Samsung started this whole phablet business with the first Galaxy Note which sold surprisingly well. Its successor the Note 2 upped the stakes with a 5.5-inch screen compared to the Mk. 1's 5.3. It sold in huge quantities. The moral? Bigger is better. That's why the Galaxy Note 3 has a 5.7-inch display plus a 2.3GHz quad-core processor with 3GB of RAM. Being a Note device it naturally packs a stylus too. Samsung has also added a 13-megapixel camera into the mix to give it a pretty impressive all-round technical specification.

The Note 3 has clearly been designed to be all things to all people. That whopping 1080p Super AMOLED screen is great for looking at web pages and documents, it has enough power for anything you'll likely throw at it and the stylus makes writing quick notes a breeze. If you're a hardcore movie buff and want to watch Blu-ray rips on the move, its superb screen makes it a good choice.

Usefully despite the larger screen the body of the Note 3 is no wider and even slightly thinner and lighter than the Note 2. This is due to less bezel so you get in a larger screen without stretching the chassis.  It's still a bit on the large size though at 151mm tall and 79mm wide. Like the even larger Sony Xperia Z Ultra you'll need both hands to use it.

The front of the Note 3 borrows its design from the Galaxy S4 and includes a chrome-effect speaker grille and silver-edged home button. Around the edge is a shiny silver plastic band which looks just a little cheap. Tucked into the side are the volume and power buttons, 3.5mm headphone jack and a widened power port to allow for USB 3.0 data transfers. You can use a normal micro USB cable too though.

The glossy white back of the Note 2 has been replaced with a leather-effect (but still plastic) cover with a rubberized finish. When I first saw the Note 3 I thought that the leather effect looked cheap and nasty but it's much nicer in the flesh. It doesn't feel like leather, but the rubbery texture and fake stitching might be enough to fool some. More importantly it makes the Note 3 easier to hold than the Note 2 or the Ultra Z.

The Note 3's 5.7-inch display boasts a full 1920 x 1080 resolution, which is  the same resolution as the Galaxy S4 and the Xperia Z Ultra. Given that the Note 3's screen is larger than the former but smaller than the latter it has a higher pixel density than the Ultra but a lower one than the S4. In use though the  naked eye can't tell the difference between the three. The display is very sharp, and even tiny text is superbly clear. High-definition images look great and Full HD video is displayed beautifully.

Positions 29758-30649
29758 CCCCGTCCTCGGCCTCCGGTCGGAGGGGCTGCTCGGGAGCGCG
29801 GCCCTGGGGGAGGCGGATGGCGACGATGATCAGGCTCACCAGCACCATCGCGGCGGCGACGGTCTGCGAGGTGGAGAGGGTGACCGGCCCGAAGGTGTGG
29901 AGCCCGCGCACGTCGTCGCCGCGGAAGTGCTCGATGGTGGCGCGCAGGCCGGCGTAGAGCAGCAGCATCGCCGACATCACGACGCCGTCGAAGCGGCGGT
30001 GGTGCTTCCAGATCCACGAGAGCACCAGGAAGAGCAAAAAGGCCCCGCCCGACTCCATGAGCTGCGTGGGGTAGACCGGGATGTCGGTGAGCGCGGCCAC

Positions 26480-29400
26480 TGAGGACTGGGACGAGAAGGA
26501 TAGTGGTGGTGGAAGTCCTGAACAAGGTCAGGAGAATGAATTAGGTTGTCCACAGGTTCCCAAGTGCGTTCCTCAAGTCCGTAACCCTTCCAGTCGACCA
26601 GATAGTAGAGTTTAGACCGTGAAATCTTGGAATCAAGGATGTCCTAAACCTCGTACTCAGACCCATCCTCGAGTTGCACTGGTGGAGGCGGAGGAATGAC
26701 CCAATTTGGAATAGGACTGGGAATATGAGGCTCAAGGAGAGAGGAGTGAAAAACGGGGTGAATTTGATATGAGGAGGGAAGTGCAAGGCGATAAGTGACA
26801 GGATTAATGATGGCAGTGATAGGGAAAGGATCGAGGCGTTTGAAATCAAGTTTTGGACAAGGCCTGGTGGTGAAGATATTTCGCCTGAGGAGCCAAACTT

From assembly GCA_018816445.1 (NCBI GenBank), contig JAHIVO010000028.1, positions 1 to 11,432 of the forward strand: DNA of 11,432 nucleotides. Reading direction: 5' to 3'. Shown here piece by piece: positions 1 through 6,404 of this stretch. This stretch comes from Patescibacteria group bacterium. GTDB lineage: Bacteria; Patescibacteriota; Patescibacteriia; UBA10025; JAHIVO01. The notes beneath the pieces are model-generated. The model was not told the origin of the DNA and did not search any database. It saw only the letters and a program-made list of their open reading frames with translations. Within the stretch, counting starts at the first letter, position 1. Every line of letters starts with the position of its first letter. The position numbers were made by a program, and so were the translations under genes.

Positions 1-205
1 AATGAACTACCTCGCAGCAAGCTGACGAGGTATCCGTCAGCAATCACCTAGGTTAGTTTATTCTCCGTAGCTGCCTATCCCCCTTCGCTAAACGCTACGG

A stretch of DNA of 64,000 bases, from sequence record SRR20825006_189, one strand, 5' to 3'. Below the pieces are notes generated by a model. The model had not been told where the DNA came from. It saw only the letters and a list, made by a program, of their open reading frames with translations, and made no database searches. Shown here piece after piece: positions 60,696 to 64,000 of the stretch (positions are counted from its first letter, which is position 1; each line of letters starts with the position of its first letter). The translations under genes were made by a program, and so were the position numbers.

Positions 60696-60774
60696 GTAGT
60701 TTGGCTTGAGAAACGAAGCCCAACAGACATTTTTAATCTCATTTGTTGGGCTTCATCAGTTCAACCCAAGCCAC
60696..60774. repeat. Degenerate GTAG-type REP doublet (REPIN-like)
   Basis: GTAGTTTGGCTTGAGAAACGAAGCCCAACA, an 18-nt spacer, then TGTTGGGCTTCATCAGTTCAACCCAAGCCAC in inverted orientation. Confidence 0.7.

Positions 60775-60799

That's helped by the rich colours and deep blacks of the Super AMOLED display Samsung has used. It's extremely bright and vivid, at times even bordering on the extreme. Some videos look over-saturated but there are various screen modes you can choose from to tone things down.

The Note 3 runs the latest version of Android, 4.3 Jelly Bean. On top of that is Samsung's TouchWiz overlay which adds a plethora of  extra functions not least support for the S Pen stylus and the option to run certain apps in windows just like on a PC running, well, Windows.

You also get Air gestures which allow you to swipe above the screen to scroll through images without touching the screen. It also has the same eye-tracking tech from the S4, that lets you scroll through pages without using your finger or will pause video when you look away from the screen. They're fun to play with but not really more than clever diversions.

Samsung would say it is adding value by installing a lot of different services and features but you could also argue that the Note 3 is jammed up with so much extra stuff that it makes it very difficult to get to grips with.

Do you really need a Samsung calender client when the basic Google Android app is so good and free? Ditto two web browsers when Chrome is so good? On the plus side the media playback apps are very good indeed.

The ace in the Note 3's hole though is it's sheer power. The 2.3GHz quad core Qualcomm Snapdragon 800 chipset is brutally fast, faster even than the 2.2GHz / 2GB RAM component fitted to the Xperia Z Ultra. This is one handset that won't be regarded as under-powered in 18 months time. It's incredibly, savagely, almost ludicrously powerful.

Combine all those features with a big (3200mAh) removable battery and a more decent camera that can record 4K content - pointless at the moment, but potentially a handy feature down the line - and you have a really rather impressive handset.

Verdict: The Galaxy Note 3 doesn't completely eclipse Sony's Xperia Z Ultra - the Ultra's screen is more natural, Sony's tweaked version of Android is a hell of a lot less confusing, the bespoke Sony media apps are better and it feels like a more up market device - but it's a hugely impressive package nonetheless. The screen is bright and vivid, the camera good, the chipset awesome and the battery removable. What more do you want?

Price: £595 unlocked or from around £35pcm on contract.

Info: Samsung's Galaxy Note 3 page.

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